> "Roy Schestowitz" <newsgroups@xxxxxxxxxxxxxxx> wrote in message
>> Linux bucks slowing server sales
>> IDC reports lacklustre overall performance but strong Linux sales
>> Linux servers posted year-over-year revenue growth of 17 per cent and
>> unit shipments up 14.4 per cent
>> Linux servers posted their 15th consecutive quarter of double-digit
> But can roy boy do the arithmetic?
> "Microsoft Windows servers continued to show strong growth as revenues
> grew 5.9 per cent and unit shipments grew 12.9 per cent year over year.
> Significantly, quarterly factory revenue of $4.4bn for Windows servers
> represented the largest single segment of the server market, gaining 2.7
> points of revenue share over the first quarter of 2005 and comprising
> 37.1 per cent of all server revenue in the first quarter of 2006 as
> customers continue to deploy more fully configured Windows servers in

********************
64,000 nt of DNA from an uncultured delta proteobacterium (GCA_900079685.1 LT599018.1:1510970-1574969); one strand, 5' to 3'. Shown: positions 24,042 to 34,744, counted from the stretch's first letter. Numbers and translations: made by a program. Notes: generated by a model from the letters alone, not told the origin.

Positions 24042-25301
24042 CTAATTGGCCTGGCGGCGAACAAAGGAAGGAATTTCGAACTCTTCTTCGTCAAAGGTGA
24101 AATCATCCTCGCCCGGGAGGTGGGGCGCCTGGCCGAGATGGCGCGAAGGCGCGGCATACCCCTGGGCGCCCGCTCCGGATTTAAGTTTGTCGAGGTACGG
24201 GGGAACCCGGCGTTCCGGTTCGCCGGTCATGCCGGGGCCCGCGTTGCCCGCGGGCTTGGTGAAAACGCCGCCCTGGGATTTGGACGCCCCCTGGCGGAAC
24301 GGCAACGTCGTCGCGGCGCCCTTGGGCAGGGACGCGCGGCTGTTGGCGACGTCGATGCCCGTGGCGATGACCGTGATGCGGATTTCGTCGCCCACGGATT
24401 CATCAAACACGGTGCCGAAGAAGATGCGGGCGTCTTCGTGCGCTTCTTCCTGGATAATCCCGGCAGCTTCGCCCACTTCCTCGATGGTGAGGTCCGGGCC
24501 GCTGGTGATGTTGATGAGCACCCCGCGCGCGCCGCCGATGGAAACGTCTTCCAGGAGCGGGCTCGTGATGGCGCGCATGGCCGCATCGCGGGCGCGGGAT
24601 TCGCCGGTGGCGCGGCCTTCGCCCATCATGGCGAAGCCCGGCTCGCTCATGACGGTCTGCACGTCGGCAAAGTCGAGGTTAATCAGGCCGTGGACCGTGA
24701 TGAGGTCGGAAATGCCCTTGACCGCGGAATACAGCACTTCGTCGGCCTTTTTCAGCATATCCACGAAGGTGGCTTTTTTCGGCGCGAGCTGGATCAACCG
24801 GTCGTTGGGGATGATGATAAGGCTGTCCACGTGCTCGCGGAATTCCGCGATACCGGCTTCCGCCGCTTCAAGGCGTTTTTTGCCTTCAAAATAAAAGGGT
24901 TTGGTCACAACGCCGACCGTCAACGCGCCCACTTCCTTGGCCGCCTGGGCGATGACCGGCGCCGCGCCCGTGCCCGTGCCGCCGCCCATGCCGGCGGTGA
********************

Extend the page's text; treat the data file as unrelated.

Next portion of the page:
> support of scalable workloads and consolidation projects."
> Linux grew 17 percent, from $1.25B to $1.45B, which is a $200M increase,
> but Windows grew from $4.16B to $4.41B, a nifty $250M or $50M more than
> linux. So the gap continues to widen.
Has it occured to your logically challenged brain that Linux servers
typically cost far less (and in some cases, nothing) than windows servers.
The only meaningful comparison is between volumes, not sales, when the
prices of the products you are trying to compare are so different. Last
year, we had a choice between implementing a windows file server and a
linux server. My organization chose Redhat Linux (this is a 95%+ windows
workplace) and saved hundreds of dollars. Another department here did the
same. Now, if someone implemented a windows server solution, the earnings
of Microsoft would have been about as much as both the above installations.
According to your "logic", Microsoft marketshare would be equal to that of
Redhat, even when the latter has twice the number of servers running.